Covid-19 deaths are now falling in ALL age groups for the first time since the crisis began in England and Wales as official data reveals the week ending June 12 saw the fewest fatalities for three months.
The number of people dying of the coronavirus is now falling in almost all age groups for the first time since the start of Britain’s epidemic, official statistics show.
In the week that ended on June 12, a total of 865 people died with Covid-19, which was the lowest weekly number in three months – since March 20.
And it was also the first time the number of fatalities dropped below 1,000 since the outbreak spiralled out of control in the spring.
Office for National Statistics data now shows that the weekly registrations of coronavirus deaths did not increase in any age groups in the week to June 12.
It was stagnant among 20 to 24-year-olds, among whom there has been one death per week for three weeks, but fell in all other groups.
The biggest drop was among the over-90s, who have been hardest hit by the virus. The most recent week of data saw 127 fewer deaths than the week before, and there were 94 fewer victims announced in people in their late 80s.
Today’s data adds to figures showing the virus is retreating in England and Wales, with lockdown rules expected to be loosened further today and Prime Minister Boris Johnson claiming on Sunday that Covid-19 is ‘increasingly under control’.
At least 53,738 people had been killed by the coronavirus by June 12, statistics show, which is 11,000 more than the Department of Health has counted. In May the virus killed people at twice the rate of any other disease, including dementia.+2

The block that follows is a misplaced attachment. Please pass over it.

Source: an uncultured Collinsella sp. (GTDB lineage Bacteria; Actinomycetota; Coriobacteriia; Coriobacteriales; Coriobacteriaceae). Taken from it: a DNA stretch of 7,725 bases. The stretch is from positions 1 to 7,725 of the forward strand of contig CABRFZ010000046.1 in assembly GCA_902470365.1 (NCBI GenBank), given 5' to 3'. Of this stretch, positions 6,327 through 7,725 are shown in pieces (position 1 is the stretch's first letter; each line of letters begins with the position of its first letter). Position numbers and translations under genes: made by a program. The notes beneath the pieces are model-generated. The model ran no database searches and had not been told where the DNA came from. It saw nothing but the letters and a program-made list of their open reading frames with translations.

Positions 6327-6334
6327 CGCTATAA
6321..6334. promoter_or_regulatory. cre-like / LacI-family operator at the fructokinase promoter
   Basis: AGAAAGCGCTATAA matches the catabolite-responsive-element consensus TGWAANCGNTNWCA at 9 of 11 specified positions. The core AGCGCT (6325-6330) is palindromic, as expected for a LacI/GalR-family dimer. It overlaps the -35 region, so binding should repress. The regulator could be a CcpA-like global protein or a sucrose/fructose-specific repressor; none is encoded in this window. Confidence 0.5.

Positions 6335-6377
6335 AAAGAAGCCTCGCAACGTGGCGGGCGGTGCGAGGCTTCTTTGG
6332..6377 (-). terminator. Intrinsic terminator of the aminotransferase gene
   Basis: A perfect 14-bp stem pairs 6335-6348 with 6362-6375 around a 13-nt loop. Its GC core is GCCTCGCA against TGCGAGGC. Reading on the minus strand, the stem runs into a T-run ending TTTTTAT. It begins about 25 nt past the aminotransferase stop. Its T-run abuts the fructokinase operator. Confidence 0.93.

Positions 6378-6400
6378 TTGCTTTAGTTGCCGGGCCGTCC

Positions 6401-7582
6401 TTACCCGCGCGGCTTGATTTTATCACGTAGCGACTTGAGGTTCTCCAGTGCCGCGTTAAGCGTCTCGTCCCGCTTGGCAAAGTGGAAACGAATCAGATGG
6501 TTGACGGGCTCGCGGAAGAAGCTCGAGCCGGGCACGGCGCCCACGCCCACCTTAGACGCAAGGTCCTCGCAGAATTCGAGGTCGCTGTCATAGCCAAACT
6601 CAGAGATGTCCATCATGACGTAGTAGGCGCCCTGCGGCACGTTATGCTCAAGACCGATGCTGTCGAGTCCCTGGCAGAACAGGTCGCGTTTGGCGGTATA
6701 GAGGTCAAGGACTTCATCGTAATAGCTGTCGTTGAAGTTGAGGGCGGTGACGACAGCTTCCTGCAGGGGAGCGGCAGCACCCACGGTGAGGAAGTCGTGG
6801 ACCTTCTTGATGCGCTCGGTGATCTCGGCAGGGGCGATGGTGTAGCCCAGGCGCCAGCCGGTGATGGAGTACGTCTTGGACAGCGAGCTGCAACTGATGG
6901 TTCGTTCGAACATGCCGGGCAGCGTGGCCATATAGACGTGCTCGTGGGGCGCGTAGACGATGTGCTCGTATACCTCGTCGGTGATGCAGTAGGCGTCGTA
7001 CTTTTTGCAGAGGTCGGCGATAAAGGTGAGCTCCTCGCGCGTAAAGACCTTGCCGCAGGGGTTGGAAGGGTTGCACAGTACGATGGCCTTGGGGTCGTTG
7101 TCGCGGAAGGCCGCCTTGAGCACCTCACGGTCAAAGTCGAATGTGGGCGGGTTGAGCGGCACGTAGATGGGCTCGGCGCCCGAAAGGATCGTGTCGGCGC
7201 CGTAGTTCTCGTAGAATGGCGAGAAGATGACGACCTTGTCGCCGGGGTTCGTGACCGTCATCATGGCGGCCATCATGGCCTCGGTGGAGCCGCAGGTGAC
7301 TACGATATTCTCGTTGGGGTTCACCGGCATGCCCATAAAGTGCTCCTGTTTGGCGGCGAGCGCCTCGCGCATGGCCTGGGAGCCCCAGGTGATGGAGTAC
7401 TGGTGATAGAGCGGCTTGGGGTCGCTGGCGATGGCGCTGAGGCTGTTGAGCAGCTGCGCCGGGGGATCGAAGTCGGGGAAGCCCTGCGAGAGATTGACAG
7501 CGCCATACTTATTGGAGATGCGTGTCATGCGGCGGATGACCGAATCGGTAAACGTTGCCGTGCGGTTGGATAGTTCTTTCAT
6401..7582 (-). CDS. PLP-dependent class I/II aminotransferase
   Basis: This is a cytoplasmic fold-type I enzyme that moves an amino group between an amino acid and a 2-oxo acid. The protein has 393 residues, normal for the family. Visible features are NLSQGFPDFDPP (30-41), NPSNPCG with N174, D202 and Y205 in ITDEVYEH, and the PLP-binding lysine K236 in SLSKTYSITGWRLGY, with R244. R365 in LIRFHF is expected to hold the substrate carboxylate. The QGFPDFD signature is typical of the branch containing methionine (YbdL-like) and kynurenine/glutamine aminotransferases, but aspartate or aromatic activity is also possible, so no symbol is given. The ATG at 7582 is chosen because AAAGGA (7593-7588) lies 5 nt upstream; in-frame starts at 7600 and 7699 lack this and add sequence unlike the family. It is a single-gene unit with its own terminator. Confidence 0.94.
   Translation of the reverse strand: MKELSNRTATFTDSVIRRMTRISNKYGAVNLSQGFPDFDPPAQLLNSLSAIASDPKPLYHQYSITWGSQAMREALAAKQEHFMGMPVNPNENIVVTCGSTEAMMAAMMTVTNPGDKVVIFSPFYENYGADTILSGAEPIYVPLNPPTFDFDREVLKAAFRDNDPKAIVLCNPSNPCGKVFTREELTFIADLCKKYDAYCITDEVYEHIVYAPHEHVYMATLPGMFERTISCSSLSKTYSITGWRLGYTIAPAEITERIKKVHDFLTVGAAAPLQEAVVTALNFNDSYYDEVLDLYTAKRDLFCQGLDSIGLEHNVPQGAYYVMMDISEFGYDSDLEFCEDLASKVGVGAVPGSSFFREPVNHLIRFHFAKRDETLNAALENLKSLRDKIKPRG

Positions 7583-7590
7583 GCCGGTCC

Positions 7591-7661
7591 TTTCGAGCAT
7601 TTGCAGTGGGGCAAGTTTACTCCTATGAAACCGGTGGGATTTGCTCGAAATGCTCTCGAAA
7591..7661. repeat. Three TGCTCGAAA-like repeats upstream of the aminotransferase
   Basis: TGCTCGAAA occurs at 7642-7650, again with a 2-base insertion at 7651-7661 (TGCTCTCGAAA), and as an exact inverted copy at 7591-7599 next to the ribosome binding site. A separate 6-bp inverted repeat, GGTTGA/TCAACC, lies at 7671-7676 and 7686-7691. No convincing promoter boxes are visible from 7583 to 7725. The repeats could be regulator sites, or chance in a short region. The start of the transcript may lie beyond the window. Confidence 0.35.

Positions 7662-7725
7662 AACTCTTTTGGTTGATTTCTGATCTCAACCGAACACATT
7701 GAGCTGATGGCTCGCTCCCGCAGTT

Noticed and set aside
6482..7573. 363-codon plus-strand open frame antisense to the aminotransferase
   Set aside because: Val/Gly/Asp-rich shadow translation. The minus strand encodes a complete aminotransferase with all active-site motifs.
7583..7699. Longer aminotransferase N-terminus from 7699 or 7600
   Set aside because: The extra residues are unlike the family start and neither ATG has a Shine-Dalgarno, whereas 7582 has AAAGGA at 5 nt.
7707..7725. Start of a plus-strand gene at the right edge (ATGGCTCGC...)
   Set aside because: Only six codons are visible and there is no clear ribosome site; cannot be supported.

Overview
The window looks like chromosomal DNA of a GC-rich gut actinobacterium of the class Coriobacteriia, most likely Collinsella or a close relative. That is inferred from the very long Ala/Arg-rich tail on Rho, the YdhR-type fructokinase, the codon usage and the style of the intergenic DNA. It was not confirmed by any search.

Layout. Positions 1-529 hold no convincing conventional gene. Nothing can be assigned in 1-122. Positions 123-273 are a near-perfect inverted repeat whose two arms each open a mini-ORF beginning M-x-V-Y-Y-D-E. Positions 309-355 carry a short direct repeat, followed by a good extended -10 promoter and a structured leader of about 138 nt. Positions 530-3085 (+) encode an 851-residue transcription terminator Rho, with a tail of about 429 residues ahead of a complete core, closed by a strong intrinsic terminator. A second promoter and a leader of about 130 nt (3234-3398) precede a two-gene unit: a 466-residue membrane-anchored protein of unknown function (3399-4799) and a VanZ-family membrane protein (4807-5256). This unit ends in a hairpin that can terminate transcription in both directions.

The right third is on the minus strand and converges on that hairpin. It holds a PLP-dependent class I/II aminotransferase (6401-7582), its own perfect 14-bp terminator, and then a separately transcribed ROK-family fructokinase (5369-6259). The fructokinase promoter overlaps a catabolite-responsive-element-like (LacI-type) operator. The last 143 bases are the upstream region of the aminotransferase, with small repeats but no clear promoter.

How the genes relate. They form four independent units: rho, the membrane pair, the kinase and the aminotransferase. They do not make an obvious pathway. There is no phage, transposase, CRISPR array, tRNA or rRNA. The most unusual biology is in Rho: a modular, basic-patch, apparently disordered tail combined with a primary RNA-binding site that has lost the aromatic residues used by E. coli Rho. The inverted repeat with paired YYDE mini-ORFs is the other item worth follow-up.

HOW MANY PEOPLE HAVE REALLY DIED OF THE CORONAVIRUS?
Department of Health: 42,647
Department of Health’s latest death count for all settings stands at 42,647.
The daily data does not represent how many Covid-19 patients died within the last 24 hours — it is only how many fatalities have been reported and registered with the authorities.
It also only takes into account patients who tested positive for the virus, as opposed to deaths suspected to be down to the coronavirus.
National statistical bodies: 53,738
Data compiled by the statistical bodies of each of the home nations show 53,738 people died of either confirmed or suspected Covid-19 across the UK by the end of May.
The real number of victims will be even higher because the tally only takes into account deaths that occurred up until June 14 in Scotland and June 12 in the rest of Britain, meaning it is up to 10 days out of date.
The Office for National Statistics yesterday confirmed that 48,866 people in England and Wales died with confirmed or suspected Covid-19 by June 12.
The number of coronavirus deaths was 802 by the same day in Northern Ireland, according to the Northern Ireland Statistics and Research Agency (NISRA).
National Records Scotland — which collects statistics north of the border — said 4,070 people had died across the country by June 14.
Their tallies are always 10 days behind the Department of Health (DH) because they wait until as many fatalities as possible for each date have been counted, to avoid having to revise their statistics.
Excess deaths: 65,173
The total number of excess deaths has now passed 65,000.
Excess deaths are considered to be an accurate measure of the number of people killed by the pandemic because they include a broader spectrum of victims.
As well as including people who may have died with Covid-19 without ever being tested, the data also shows how many more people died because their medical treatment was postponed, for example, or who didn’t or couldn’t get to hospital when they were seriously ill.
Data from England and Wales show there has been an extra 59,324 deaths between March 20 and June 5, as well as 4,877 in Scotland between March 16 and June 14 and 972 in Northern Ireland between March 28 and June 12.
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